Nearly half of Americans say that they or somebody in their family received a surprise medical bill, and most people worry they would struggle to pay a surprise bill, according to a new poll meant to help reignite the stagnated debate in Congress on the issue.

The survey, conducted by nonpartisan pollster Perry-Undem for the consumer group Families USA, found that 44 percent of voters said they or their family had received a surprise medical bill from an out-of-network health care provider in the past. About the same number, 45 percent, said they had not. A previous analysis by the Kaiser Family Foundation found that 18 percent of emergency room visits resulted in at least one out-of-network charge.

Among the people who had received a surprise medical bill, 29 percent said the bill had been for $2,000 or more, 19 percent said they were billed for between $1,000 and $2,000, 28 percent between $501 and $1,000, and 23 percent said they got a surprise bill totaling less than $500.

The vast majority said they found it difficult to pay off this unexpected obligation: 34 percent said it was very difficult, 35 percent said it was somewhat difficult, and another 11 percent said they were unable to make good on the surprise bill. Just 21 percent said they didn’t find a surprise bill to be much of a financial burden.

“I think everyone does know someone who has gotten a surprise bill or received one themselves,” says Claire McAndrew, director of campaigns and partnerships at Families USA, which is pushing Congress to act to end surprise billing. “People across the country are deeply affected by and scared about surprise bills.”

Americans overwhelmingly support legislation to fix surprise medical bills

The problem of surprise medical bills has become a major focus for the public and lawmakers after reporting by Vox and other news outlets highlighted how people can be hit by unexpected bills for tens of thousands of dollars when they visit the hospital, often for emergencies, and end up receiving some services from a health care provider not covered by their insurance plan.

The public wants the issue addressed. According to the new survey, 88 percent of voters said they support Congress passing legislation to protect patients from surprise medical bills. Strong majorities of Democrats, independents, and Republicans said they backed such a proposal.

Voters said they want patients to be held harmless for surprise bills (86 percent strongly or somewhat support) and they were okay with doctors and hospitals being paid less than they are now if surprise billing is banned (82 percent strongly or somewhat support).

It’s not just an interested party like Families USA touting high public support for ending surprise medical bills: A Kaiser Family Foundation poll taken in September also found that 80 percent of Americans supported legislation to end the practice.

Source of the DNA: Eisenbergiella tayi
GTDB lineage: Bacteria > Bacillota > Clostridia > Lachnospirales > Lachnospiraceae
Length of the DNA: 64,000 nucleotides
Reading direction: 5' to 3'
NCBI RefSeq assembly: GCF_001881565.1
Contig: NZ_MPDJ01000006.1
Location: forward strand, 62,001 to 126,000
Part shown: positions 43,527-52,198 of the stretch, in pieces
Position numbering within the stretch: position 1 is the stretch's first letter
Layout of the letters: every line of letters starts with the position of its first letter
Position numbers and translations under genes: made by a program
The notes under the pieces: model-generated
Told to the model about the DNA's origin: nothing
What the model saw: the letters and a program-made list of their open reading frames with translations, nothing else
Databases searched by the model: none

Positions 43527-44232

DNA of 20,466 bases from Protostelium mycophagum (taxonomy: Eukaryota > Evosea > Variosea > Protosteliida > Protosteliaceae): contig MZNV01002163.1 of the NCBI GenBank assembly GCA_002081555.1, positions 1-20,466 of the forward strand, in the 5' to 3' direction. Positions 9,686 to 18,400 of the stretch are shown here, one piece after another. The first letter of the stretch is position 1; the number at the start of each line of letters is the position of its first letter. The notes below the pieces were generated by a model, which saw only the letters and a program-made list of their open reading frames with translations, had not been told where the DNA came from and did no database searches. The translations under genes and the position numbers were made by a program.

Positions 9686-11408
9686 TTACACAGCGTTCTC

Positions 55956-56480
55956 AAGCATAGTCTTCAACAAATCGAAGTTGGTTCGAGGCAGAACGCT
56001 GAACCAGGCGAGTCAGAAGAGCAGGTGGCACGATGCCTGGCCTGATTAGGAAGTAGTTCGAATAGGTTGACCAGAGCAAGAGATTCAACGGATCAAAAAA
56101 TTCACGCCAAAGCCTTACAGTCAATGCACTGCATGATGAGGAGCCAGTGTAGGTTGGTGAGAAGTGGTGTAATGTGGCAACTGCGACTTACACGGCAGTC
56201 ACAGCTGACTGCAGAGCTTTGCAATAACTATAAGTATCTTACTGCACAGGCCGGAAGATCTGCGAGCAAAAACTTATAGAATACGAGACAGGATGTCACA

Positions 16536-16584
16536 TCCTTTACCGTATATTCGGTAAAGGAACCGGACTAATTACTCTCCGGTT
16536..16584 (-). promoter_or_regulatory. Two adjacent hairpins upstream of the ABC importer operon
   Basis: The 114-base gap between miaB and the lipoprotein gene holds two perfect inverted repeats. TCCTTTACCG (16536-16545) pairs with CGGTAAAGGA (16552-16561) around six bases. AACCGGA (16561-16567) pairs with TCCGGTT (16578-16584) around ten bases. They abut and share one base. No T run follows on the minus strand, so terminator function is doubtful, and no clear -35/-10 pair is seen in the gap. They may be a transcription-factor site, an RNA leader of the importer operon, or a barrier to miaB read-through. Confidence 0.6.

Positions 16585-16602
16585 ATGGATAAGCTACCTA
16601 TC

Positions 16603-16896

“A large majority of Americans are scared of this problem. An overwhelming share wants Congress to fix that,” McAndrew says. “This should be a no-brainer.”

There has been an intense lobbying campaign over the surprise billing legislation

Families USA is transparent about its reasons for commissioning and releasing the poll, which is going public in tandem with a $250,000 digital ad campaign: Groups opposed to the fixes being considered in Congress have spent millions of dollars on ads, including some that ran during the World Series, to try to tamp down momentum for a bill getting passed.

“Our sense was that Congress was moving forward in a bipartisan way, while holding down overall costs, and then special interests move forward with a $28 million attack campaign over August recess,” McAndrew says. “We are concerned that an attack campaign from special interests could cloud the vision of members of Congress about what the American people really want.”

As the New York Times reported in September, the group running those opposition ads, called Doctor Patient Unity, is effectively a front for doctor-staffing companies that have received money from private equity firms. They have labeled the proposals to stop surprise bills as government rate-setting.

The dispute over the surprise billing proposals is really about money. The various bills moving through the House and Senate take different approaches to resolving how much a doctor or hospital should be paid for out-of-network care in lieu of sending a surprise bill to the patient.

The Senate bill would set a default price, equivalent to the rate insurers would pay to in-network providers in the same area. The doctors groups call that rate-setting.

They prefer the approach adopted in the House bill, which also sets a default price but allows for an arbitration process under certain conditions. That at least opens up the possibility that doctors and hospitals could secure a higher payment through arbitration.

The movement on surprise billing has been quiet on Capitol Hill since the summer, when House and Senate committees both advanced their bills.

A House aide told me the legislative push is in a holding pattern for now, though staff from both chambers are still meeting regularly to work out a compromise between the two bills. Payments to providers are still the main issue to be resolved.

Families USA and other consumer advocates are hoping to jumpstart the debate by reminding lawmakers about the scope of the problem and the overwhelming public support for a solution.

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